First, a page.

Reviews from Lord Taylor of Glencoe
Chaos: Ted Dekker, March 29—April 1, 2016
My rating: ♦♦◊◊◊
To be fair to Dekker, he puts some effort into Chaos. It feels like, really, Chaos is the story he wanted to tell. When the idea for the Lost Books came to him, it seems this is the bit he started with. Before padding it out into a six-part series, that is.
The final moments of Renegade saw our three surviving heroes zap themselves (bear with me) back in time to a future contemporary Las Vegas. And if that confuses you, it definitely confuses them. But it’s some twenty years after the events of the original 2006—2011 Circle saga, which apparently all happened in 2010. Thomas Hunter is (was) a big deal over there. Quite where he’s sodded off to is a mystery, since he didn’t bodily leave either reality, but never mind.
The bones of the story are actually quite good. Thrown back to the 2030’s, Johnis and Silvie are in pursuit of however many books they don’t have (it’s quite hard to keep up), while Alucard and his mysterious new glamorous assistant Monica would quite like them too.
There’s a couple of pretty decent twists in there too, and one particularly inventive and clever use of the books by Johnis. It’s in this middle passage the Dekker of Black, Red and White resurfaces. Let’s not forget the History chronicles were once decent. There’s another revisitation of Paradise, but for real this time instead of a simulation. Characters and events from the Paradise Novels show up. In a lot of ways, it’s Chaos that pulls the whole universe together – even acknowledging the role of Barsidious White in House.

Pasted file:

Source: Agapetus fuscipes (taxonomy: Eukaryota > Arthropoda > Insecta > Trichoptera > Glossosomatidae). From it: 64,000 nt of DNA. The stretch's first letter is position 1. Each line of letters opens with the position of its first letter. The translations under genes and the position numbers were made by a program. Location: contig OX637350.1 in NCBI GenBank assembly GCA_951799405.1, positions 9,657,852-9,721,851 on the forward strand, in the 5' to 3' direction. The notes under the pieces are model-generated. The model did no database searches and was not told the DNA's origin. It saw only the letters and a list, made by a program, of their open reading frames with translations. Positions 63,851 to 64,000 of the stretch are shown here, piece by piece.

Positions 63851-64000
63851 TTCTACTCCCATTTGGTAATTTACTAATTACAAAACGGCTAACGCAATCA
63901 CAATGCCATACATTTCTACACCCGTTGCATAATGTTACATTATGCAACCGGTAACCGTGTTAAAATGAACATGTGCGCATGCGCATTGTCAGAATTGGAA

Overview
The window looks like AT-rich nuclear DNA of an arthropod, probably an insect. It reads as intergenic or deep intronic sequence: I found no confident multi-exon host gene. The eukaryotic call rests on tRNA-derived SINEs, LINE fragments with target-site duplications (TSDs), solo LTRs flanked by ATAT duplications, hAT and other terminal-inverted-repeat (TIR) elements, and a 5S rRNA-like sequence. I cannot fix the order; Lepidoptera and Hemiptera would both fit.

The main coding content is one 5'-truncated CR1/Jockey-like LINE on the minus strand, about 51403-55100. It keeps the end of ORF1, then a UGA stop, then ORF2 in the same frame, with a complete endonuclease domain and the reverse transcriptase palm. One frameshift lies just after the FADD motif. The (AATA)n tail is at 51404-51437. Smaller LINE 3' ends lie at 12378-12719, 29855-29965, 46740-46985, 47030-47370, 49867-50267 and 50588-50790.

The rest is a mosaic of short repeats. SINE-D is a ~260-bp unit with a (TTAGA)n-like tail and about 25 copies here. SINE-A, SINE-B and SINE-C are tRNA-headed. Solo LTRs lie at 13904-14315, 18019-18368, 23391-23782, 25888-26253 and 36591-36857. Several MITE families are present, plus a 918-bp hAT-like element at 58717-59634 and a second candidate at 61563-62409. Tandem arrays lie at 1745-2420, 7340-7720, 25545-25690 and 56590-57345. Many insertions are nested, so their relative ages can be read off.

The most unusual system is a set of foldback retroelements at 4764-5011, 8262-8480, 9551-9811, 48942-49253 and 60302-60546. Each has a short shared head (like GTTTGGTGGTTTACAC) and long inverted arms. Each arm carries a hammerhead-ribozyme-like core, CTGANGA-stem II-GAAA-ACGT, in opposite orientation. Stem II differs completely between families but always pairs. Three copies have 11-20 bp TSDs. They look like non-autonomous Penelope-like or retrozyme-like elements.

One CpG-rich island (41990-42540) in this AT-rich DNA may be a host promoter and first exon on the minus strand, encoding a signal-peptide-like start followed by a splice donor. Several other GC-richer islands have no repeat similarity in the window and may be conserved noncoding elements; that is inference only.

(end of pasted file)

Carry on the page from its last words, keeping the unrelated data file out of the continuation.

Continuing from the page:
It’s a shame, then, that it’s still quite terrible. The first third of the book is obsessed with Johnis being obsessed with a Chevy in a garage. It all builds to a thoroughly odd sequence where they’re suspected of being criminals and/or bonkers, that’s inexplicably resolved all of a sudden. The middle is alright, actually, save for the usual Dekker-esque melodrama, especially with the ‘smouldering’ affections of our leads. And then – the end! Oh my goodness, the end.
This is the 17th Ted Dekker book I’ve read. Seventeen of them, in 11 years, and this is without question the worst ending I have ever encountered by more distance than that between the ears of whichever cop let Johnis and Silvie go. I give no spoiler, and I kid you not, it ends with a quasi-resolution and the words “and that was it. Or was it?”
As cliffhangers go, it’s practically the centre of an island of concrete with no cliff as far as the eye can see. I could not be less enticed into enduring the fifth book in this series, other than for completeness, if I knew I’d have my toenails pulled out while I did so. Yet, I’m sure I shall.